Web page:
"The prediction that we would find some signs of conscious activity in the brain during cardiac arrest was confirmed with the data," says Borjigin, who conceived the idea for the project in 2007 with study co-author neurologist Michael M. Wang, M.D., Ph.D., associate professor of neurology and associate professor of molecular and integrative physiology at the U-M.

"But, we were surprised by the high levels of activity," adds study senior author anesthesiologist George Mashour, M.D., Ph.D., assistant professor of anesthesiology and neurosurgery at the U-M. " In fact, at near-death, many known electrical signatures of consciousness exceeded levels found in the waking state, suggesting that the brain is capable of well-organized electrical activity during the early stage of clinical death.­­­"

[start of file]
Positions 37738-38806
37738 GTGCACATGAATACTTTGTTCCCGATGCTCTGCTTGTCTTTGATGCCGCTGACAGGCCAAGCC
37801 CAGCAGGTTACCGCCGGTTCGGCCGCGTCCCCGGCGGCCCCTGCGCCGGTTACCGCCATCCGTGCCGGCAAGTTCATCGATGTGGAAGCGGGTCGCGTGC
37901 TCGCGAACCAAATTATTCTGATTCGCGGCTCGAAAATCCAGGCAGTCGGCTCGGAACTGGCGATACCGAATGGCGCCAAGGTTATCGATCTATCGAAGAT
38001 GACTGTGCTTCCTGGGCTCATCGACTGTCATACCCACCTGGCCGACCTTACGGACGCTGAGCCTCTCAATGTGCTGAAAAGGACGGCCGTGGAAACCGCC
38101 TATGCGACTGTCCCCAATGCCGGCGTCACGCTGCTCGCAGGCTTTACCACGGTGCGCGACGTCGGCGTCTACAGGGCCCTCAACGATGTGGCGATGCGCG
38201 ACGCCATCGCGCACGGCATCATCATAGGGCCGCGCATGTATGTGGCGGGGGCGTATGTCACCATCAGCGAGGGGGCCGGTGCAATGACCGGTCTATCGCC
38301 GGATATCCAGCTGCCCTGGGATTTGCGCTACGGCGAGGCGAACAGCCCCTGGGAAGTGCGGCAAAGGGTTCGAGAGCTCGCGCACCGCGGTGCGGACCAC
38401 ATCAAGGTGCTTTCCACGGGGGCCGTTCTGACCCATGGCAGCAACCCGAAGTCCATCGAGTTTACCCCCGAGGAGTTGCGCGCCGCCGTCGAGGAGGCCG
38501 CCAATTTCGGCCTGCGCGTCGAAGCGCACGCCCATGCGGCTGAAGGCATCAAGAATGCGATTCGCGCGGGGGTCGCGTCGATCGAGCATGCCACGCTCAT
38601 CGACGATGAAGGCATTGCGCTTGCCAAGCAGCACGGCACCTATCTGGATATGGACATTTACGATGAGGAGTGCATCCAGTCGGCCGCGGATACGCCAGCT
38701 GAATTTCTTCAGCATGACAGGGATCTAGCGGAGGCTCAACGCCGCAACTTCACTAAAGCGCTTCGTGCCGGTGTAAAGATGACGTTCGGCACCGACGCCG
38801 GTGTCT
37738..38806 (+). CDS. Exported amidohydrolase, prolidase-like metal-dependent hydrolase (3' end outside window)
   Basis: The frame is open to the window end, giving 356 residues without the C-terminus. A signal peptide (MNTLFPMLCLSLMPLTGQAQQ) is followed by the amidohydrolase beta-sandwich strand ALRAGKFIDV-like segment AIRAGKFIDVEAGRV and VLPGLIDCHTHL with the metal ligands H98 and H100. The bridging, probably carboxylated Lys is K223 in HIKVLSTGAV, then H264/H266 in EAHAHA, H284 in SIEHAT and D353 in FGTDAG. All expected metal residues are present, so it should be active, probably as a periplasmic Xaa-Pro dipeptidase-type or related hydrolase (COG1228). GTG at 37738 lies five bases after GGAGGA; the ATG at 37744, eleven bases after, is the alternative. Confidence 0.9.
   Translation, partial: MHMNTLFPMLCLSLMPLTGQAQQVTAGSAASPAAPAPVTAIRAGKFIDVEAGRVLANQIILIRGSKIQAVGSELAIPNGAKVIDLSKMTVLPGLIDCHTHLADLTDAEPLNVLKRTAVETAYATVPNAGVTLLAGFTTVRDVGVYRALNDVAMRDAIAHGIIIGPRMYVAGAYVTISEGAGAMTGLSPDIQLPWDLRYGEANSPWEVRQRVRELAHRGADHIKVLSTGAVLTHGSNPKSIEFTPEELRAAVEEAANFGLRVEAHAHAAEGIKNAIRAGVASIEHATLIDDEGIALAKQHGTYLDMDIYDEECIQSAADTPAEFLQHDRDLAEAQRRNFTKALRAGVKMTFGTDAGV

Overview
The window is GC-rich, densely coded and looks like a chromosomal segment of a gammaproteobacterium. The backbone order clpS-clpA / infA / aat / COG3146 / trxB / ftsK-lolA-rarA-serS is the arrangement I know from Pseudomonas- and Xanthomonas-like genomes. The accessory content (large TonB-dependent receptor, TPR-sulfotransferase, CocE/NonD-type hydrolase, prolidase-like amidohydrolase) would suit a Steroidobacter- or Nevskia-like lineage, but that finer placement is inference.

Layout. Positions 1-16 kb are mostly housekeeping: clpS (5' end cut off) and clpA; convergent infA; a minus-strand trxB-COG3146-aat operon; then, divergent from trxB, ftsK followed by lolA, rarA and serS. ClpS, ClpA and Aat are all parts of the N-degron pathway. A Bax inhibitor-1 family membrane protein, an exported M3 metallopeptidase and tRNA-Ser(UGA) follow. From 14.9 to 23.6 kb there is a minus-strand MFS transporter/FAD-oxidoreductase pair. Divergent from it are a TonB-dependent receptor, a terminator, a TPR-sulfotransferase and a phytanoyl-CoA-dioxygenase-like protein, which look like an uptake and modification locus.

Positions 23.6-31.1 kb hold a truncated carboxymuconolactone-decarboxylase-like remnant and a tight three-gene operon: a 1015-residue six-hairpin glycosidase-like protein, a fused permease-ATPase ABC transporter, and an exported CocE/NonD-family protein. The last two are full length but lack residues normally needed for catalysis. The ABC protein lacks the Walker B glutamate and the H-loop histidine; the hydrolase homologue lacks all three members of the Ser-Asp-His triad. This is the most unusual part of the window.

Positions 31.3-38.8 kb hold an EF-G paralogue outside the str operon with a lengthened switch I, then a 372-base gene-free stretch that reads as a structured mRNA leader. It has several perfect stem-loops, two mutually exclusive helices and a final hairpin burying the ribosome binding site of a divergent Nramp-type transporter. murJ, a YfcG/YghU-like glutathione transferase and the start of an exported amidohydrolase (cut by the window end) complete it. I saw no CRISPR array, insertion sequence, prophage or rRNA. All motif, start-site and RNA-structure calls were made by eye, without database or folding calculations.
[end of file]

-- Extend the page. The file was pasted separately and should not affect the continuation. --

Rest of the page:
The brain is assumed to be inactive during cardiac arrest. However the neurophysiological state of the brain immediately following cardiac arrest had not been systemically investigated until now.

The current study resulted from collaboration between the labs of Borjigin and Mashour, with U-M physicist UnCheol Lee, Ph.D., playing a critical role in analysis.

"This study tells us that reduction of oxygen or both oxygen and glucose during cardiac arrest can stimulate brain activity that is characteristic of conscious processing," says Borjigin. "It also provides the first scientific framework for the near-death experiences reported by many cardiac arrest survivors."


Story Source:

The above story is based on materials provided by University of Michigan Health System. Note: Materials may be edited for content and length.